Commercial property lawyer Caroline Drummond, new commissioner at the Scottish Law Commission, tells the Journal about the challenges that await her and the reasons she wanted the role

Judges, QCs, law professors. Think of the Scottish Law Commission and those who have served as law commissioners, and some of the leading figures of the legal profession over the past half century come to mind.

Very few practising solicitors, however, have made it to the Commission’s top table. Professors John M Halliday and Robert Jack straddled practice and academia; two others who come to mind are Robert Bertram WS, then a partner with Dundas & Wilson, a part-time commissioner from 1978-1986, and Neil Whitty, originally a Government solicitor who moved to the Commission’s staff, whose scholarship led to his being appointed a commissioner from 1995-2000. But there have not been many among the roll of commissioners since 1965.

Until February of this year. Enter Caroline Drummond, previously a career property solicitor with Burness’s (or Burness Paull’s) Edinburgh office. Her 34 years with the firm (27 as a partner) came to a sudden end with the announcement at Christmas that she and David Johnston QC were to fill the vacancies created when Laura Dunlop QC and Patrick Layden QC completed their respective terms.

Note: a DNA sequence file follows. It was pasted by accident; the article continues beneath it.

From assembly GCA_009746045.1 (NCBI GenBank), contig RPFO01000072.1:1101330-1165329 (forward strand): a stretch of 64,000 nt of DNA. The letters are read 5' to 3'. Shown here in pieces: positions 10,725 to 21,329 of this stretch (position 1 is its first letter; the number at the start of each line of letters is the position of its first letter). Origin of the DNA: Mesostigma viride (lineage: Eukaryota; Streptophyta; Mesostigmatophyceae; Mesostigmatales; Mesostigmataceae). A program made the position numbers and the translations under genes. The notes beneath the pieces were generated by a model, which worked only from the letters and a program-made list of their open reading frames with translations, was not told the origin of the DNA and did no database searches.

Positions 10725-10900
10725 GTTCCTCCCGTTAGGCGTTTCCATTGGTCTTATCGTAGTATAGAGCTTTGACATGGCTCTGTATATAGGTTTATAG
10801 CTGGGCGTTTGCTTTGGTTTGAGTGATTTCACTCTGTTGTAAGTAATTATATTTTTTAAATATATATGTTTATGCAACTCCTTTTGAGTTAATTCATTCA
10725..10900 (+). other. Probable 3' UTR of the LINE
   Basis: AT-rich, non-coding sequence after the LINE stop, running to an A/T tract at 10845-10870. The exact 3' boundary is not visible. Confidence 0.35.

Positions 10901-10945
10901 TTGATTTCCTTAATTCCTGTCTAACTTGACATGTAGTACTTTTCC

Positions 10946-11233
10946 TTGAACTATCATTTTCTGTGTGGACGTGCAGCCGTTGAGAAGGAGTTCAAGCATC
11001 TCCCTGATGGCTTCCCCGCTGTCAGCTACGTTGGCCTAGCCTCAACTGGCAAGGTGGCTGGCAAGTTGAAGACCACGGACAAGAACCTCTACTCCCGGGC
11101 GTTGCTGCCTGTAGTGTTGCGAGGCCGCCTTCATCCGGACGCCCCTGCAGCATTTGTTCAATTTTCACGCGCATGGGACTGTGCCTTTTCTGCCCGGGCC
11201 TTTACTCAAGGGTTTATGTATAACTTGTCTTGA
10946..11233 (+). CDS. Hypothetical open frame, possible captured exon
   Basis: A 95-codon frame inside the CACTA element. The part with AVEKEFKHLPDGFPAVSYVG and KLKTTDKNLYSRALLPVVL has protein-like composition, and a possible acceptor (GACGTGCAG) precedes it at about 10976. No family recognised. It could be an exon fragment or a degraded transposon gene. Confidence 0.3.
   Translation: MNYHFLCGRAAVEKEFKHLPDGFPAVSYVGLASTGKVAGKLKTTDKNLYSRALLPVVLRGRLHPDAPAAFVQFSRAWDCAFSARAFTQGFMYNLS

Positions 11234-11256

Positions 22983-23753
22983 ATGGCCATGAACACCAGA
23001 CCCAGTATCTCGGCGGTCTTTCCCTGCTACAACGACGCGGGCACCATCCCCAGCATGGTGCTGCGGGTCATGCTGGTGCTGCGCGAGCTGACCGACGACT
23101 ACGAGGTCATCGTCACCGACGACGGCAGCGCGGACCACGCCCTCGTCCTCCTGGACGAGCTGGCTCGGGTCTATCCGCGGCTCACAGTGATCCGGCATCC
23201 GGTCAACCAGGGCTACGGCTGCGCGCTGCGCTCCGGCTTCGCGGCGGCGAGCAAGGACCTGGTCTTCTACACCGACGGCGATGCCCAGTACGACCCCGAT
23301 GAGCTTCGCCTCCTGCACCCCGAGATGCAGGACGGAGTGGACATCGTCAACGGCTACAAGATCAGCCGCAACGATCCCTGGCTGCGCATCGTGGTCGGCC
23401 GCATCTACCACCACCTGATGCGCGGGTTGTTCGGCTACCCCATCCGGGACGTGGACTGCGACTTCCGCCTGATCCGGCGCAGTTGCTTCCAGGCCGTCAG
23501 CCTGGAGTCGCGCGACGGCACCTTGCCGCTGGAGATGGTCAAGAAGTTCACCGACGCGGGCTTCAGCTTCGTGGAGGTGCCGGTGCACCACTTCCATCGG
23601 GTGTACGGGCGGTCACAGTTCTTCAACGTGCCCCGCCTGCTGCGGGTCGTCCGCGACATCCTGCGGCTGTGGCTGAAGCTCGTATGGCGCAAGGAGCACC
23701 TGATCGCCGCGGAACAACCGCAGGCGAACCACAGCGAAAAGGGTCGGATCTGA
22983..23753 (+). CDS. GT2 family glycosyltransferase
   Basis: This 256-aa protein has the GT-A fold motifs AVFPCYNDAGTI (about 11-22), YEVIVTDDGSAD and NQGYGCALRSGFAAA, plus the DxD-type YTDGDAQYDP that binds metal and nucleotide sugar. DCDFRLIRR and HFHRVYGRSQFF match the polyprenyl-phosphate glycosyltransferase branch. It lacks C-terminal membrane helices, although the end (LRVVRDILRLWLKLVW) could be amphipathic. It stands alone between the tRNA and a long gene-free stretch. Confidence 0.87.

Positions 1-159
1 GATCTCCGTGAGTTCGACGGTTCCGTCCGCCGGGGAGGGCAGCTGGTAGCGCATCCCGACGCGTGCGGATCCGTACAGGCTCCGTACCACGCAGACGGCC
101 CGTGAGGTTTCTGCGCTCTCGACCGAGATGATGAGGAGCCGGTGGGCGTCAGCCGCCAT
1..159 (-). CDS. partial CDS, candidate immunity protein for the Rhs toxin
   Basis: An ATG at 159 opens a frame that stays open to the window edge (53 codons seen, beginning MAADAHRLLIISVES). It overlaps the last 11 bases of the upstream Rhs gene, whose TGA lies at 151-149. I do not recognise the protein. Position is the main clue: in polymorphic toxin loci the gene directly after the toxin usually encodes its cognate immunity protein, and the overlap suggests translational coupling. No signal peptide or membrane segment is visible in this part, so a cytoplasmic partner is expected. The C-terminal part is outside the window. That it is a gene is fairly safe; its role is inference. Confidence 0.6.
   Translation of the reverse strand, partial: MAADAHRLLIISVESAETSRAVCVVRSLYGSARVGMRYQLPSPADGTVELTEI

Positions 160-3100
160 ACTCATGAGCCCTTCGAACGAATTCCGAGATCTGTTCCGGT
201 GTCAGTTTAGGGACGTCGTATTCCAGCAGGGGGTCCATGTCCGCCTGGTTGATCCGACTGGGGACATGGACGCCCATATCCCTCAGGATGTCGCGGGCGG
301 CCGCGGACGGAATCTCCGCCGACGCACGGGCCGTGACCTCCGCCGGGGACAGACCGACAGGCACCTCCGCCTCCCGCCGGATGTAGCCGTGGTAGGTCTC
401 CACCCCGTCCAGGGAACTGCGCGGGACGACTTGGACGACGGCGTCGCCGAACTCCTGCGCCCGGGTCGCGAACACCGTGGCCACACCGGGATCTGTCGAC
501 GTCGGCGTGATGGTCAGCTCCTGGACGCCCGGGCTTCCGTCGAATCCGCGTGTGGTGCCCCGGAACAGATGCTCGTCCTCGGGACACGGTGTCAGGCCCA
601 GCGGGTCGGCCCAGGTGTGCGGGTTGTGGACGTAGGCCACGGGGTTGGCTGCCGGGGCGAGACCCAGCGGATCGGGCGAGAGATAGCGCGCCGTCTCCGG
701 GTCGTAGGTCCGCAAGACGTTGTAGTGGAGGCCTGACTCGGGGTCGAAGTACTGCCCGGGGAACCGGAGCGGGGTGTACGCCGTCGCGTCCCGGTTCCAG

Confessing herself somewhat perplexed as to why more solicitors have not pursued a similar path, Drummond had her own reasons for applying for the post.

She explained: “I had got to the stage of my life where one tends to take a step back and think, what would I still like to do? Law reform always interested me, so when I saw this post advertised, I thought, I’m going to apply. See how it goes!”

Not that she was immersed solely in client files all those years, having “done various bits and pieces” regarding legal education and policy. “I was on the WS Society education committee for a few years; I was at one point in charge of legal education in Burness; I have sat on the Scottish Property Federation policy board. I’ve always taken a keen interest in legal education in the firm, so when I wasn’t in charge of that I was still very much involved in helping to run seminars.”